One of the lab groups that I work with at the Northeastern University Marine Science Center, the Trussell Lab, does a lot of experiments with barnacles, the snails that eat barnacles, and the crabs that eat the snails that eat the barnacles.
The tricky thing about doing research with barnacles is getting the barnacles back to the laboratory intact. You see, barnacles literally glue themselves to the rock that they settle on as larvae, and if you try to pick one off you'll inevitably bust it and kill it. So the only way to get barnacles for your experiments is to put a little piece of rock or tile in the water where and when you think the barnacle larvae are going to settle, and then pull it out once it is encrusted in small adult barnacles.
In New England, the barnacle larvae, little swimming bug-like creatures, usually descend from the plankton down to the rocks around the beginning of spring. This Tuesday though, Trussell's PhD student Catherine Matassa noticed that the critters were already starting to settle on the rocks of Nahant, weeks early. That meant we had to scramble up to our barnacle hotspot in Maine to deploy a bunch of tiles for them to settle on. (The barnacles in Nahant usually don't settle in great enough densities to make usable tiles- that's why we have to go to Maine.)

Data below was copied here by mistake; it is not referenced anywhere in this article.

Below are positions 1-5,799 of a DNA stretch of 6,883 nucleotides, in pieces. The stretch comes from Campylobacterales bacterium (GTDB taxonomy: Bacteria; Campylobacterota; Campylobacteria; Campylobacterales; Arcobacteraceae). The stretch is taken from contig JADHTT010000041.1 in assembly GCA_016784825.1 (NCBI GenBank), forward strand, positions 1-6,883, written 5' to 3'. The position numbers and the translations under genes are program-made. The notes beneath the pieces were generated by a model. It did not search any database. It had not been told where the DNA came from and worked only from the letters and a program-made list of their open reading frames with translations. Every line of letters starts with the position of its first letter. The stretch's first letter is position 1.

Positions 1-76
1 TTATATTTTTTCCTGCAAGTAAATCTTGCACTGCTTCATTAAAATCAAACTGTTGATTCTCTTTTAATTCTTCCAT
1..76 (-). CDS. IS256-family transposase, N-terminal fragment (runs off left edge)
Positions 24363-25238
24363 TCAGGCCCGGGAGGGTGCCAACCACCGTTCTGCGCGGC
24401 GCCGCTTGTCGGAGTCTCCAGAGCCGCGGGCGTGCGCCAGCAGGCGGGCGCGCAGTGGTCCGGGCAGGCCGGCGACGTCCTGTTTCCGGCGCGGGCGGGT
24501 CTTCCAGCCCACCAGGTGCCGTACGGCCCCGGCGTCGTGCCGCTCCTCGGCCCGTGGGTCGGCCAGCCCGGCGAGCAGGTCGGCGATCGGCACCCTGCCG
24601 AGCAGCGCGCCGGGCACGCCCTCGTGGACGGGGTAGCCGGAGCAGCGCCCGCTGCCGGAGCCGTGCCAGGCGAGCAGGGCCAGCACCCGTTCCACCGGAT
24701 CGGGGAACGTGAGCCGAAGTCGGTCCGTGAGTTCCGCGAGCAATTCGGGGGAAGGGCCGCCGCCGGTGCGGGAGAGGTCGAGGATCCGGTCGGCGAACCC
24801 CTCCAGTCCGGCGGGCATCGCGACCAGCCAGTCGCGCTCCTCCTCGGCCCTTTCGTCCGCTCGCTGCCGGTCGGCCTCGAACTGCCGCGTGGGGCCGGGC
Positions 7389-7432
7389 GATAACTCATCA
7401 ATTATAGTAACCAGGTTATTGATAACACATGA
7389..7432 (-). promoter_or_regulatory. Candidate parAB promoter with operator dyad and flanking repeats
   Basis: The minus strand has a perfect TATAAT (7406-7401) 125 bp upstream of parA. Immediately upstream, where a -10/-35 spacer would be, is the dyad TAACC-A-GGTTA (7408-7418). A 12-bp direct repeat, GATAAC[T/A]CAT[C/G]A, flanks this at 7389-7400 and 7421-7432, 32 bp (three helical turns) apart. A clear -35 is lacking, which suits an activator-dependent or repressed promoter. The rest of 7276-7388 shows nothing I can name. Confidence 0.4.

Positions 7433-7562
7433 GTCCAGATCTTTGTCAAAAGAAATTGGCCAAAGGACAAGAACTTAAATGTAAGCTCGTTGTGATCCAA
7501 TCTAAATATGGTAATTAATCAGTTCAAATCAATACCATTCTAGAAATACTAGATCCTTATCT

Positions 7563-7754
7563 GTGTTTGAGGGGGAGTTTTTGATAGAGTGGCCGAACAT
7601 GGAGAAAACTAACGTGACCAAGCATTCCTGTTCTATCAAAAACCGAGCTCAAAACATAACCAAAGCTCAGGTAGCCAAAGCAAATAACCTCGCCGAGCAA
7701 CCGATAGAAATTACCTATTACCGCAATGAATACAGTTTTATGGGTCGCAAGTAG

It's cold in Maine in winter (DUH!) but I got to use a loaner "Mustang Suit" that kept me fairly warm. It was neat to see frost and ice floes all around while doing marine biology stuff. Luke Miller set up a tripod to do a time-lapse video while we were working. I'm wearing the orange suit with the black legs.